Govt to transfer 2.6m acres to landless farmers in five years

Source: The News Internationl

Wednesday, June 10, 2009
By By Mehtab Haider

ISLAMABAD: The government has decided to transfer 2.6 million acres of state land to landless farmers, which will provide land to 58 per cent tenants of the country, reveals the Tenth Five-Year Plan (2010-15).

Under the plan, the government will take measures for enhancing provincial autonomy, abolishing the concurrent list, devolving more services to the local level and deepening local government reforms.

Devolution plan 2001 will also be reviewed to ensure effective decentralisation of administrative and financial power of local governments. “Judicial reforms that ensure inexpensive and quick justice as well as e-governance and information technology will be given a big push to increase transparency, fair play and make the system faster and user friendly,” it added.

According to the approach paper of the 5-year plan, which was approved by the National Economic Council (NEC), the copy of the paper is available with this scribe, civil service reforms inclusive of police would be undertaken to foster professional competence, merit-based induction and market-based salaries. Emphasis will be placed on promoting culture of professionalism, staff rationalisation, enhancing competence, productivity and accountability. “Needed action will be taken to revitalise and further strengthen key state institutions including the Federal Board of Revenue, Federal Bureau of Statistics, Securities and Exchange Commission of Pakistan, Competition Commission, Office of the Auditor General, Pakistan Railways and the State Bank in the next five years,” it stated. On the issue of transferring land to tenant farmers, the document states that the government decided to transfer 2.6 million acres of state-owned land to landless masses in the next five-year period. “While it could provide land to 58 per cent of existing tenant framers, the remaining 42 per cent will be able to buy land through credit and institutional changes in the land market,” the document states.

Thus all existing tenant households could become owner operators who could play a strategic role in generating a faster and more equitable agriculture growth. “The government can make a significant difference to the position of landless, poor and socially marginalized by ensuring secure tenure or title to residential or homestead land in rural areas,” the document states and added that such provision could be a significant non-fiscal measure for enhancing social protection, reducing inequality, and unleashing the productive potential of the poor.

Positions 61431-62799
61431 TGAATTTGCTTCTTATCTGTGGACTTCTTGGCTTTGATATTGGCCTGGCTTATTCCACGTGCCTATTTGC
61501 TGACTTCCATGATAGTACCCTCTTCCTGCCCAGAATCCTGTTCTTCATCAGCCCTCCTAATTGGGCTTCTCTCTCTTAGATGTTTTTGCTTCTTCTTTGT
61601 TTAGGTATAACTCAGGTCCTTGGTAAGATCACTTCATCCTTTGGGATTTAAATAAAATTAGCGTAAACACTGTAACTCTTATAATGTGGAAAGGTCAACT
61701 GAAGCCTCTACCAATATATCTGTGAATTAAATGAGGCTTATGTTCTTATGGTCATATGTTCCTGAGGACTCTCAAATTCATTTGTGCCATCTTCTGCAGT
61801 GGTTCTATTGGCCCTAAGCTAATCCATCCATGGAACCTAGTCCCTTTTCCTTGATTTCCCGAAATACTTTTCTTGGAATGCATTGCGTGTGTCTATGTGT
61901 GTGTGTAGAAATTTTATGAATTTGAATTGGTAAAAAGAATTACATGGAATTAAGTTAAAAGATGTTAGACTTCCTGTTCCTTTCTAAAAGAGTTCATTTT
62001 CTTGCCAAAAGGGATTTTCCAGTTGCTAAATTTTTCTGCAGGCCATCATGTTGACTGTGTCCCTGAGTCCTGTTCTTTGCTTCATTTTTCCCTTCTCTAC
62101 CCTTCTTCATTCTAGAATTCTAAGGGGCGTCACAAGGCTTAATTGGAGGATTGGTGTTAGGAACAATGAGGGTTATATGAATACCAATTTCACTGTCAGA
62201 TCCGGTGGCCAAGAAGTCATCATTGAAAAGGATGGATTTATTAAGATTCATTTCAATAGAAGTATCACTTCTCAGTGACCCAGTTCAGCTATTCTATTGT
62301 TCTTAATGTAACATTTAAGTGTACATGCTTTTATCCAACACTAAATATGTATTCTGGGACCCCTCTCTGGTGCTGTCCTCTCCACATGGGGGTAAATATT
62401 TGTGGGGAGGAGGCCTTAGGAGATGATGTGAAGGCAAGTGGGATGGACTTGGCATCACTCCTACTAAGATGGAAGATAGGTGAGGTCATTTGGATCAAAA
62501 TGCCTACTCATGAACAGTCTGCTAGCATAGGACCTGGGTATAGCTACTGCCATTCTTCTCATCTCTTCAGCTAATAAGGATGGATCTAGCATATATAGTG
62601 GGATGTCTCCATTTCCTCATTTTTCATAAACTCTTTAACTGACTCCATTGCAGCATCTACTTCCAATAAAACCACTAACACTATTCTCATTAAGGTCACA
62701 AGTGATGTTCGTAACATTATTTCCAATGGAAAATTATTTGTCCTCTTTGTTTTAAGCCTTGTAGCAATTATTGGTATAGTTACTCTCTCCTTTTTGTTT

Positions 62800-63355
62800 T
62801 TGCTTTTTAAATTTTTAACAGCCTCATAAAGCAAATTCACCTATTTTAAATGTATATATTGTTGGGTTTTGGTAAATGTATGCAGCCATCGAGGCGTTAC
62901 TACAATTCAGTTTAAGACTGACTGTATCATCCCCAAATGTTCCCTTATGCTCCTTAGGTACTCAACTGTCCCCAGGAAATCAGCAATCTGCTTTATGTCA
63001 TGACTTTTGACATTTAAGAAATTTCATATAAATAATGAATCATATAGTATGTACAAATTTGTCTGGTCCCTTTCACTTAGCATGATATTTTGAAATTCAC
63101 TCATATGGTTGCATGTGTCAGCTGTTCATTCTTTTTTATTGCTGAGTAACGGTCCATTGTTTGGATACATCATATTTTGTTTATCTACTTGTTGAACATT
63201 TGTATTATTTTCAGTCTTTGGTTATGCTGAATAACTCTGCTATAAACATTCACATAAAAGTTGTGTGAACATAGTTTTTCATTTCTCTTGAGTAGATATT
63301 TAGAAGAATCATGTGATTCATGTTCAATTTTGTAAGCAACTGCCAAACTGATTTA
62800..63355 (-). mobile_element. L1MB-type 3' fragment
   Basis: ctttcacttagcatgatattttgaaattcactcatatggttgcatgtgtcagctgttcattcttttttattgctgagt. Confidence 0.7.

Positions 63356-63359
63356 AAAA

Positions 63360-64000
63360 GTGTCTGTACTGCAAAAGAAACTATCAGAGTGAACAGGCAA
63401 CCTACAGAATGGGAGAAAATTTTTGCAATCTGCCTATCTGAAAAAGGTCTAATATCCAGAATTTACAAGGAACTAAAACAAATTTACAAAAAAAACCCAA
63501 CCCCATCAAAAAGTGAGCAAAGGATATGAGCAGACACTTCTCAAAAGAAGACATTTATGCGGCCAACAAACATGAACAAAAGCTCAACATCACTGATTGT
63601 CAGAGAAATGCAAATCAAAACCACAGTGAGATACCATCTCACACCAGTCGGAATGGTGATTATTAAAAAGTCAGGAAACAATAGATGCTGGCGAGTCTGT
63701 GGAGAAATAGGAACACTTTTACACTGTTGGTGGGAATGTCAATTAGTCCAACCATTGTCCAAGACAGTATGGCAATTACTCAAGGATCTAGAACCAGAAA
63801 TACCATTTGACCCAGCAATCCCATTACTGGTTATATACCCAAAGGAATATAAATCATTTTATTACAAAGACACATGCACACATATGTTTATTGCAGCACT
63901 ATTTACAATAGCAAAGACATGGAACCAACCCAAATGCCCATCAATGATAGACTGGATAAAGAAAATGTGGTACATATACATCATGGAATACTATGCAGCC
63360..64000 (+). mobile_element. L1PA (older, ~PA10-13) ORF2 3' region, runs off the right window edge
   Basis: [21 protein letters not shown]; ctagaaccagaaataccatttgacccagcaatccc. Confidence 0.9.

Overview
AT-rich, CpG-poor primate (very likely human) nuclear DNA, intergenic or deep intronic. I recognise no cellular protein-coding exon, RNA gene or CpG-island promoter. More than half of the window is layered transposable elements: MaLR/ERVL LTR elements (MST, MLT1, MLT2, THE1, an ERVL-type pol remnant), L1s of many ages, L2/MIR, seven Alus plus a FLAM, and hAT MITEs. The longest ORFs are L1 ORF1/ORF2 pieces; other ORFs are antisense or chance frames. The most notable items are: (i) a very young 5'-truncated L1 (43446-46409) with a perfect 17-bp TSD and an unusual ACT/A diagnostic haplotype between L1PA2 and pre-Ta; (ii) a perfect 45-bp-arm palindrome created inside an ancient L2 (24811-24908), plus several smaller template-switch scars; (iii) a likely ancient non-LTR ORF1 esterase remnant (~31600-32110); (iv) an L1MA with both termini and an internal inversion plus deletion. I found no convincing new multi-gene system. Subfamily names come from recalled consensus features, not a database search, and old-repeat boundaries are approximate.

Programme of regularization of Katchi Abadis, which often relate to the regularization of existing settlement on land owned by the government or government owned enterprises such as the Railways should be reviewed, revived and expanded.

On the issue of integrated planning for energy development, the approach paper states that the North of Pakistan and the Indus river system has the vast potential of generating as much as 50,000MW of hydro electricity.

Sites are available for the very large to small storages-cum electricity generation sites and run of river and canal sites. The vast reserve of coal at Thar estimated at 185 billion tons awaits mining and exploitation.

There are plans to set up two to three plants of 1,000 to 1,200MW each, based on imported coal, in the coastal region of Sindh and Balochistan.

To address the issue of energy shortages, the strategy for the tenth plan will be designed around exploitation of indigenous resources, energy security, conservation and development of alternative energy sources.

The strategy will focus on fast track development of Thar coal through environment friendly technology not using open-pit exploitation methods, fast construction of gas pipeline to import Iranian gas, develop an energy trade corridor with Gwadar as hub and rationalization of power tariff to lower the cost without affecting efficiency.

Serious infrastructure constraints have, however, emerged especially in the energy sector which has adversely affected utilization of scarce resources and future economic growth prospects. Energy shortages appear on account of inability to pay importers, inefficient use of scarce energy sources, improper pricing that encourages over consumption, inappropriate gas policy that does not reflect declining reserves and best use of scarce gas resources. These issues will be systemically addressed in the 10th 5-year plan, it added.

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